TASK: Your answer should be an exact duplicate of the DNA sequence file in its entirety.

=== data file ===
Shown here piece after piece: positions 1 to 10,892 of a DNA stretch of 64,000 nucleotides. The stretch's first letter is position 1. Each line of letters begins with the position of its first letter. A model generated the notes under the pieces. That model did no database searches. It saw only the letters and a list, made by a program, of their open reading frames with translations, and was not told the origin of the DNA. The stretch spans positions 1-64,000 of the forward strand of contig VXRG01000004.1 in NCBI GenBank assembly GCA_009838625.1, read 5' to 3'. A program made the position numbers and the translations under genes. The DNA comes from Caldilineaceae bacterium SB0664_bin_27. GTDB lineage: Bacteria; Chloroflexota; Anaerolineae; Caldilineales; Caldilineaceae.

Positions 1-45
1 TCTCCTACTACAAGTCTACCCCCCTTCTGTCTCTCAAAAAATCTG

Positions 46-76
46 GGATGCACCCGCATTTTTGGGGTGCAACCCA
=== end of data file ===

Shown here piece after piece: positions 1 to 10,892 of a DNA stretch of 64,000 nucleotides. The stretch's first letter is position 1. Each line of letters begins with the position of its first letter. A model generated the notes under the pieces. That model did no database searches. It saw only the letters and a list, made by a program, of their open reading frames with translations, and was not told the origin of the DNA. The stretch spans positions 1-64,000 of the forward strand of contig VXRG01000004.1 in NCBI GenBank assembly GCA_009838625.1, read 5' to 3'. A program made the position numbers and the translations under genes. The DNA comes from Caldilineaceae bacterium SB0664_bin_27. GTDB lineage: Bacteria; Chloroflexota; Anaerolineae; Caldilineales; Caldilineaceae.

Positions 1-45
1 TCTCCTACTACAAGTCTACCCCCCTTCTGTCTCTCAAAAAATCTG

Positions 46-76
46 GGATGCACCCGCATTTTTGGGGTGCAACCCA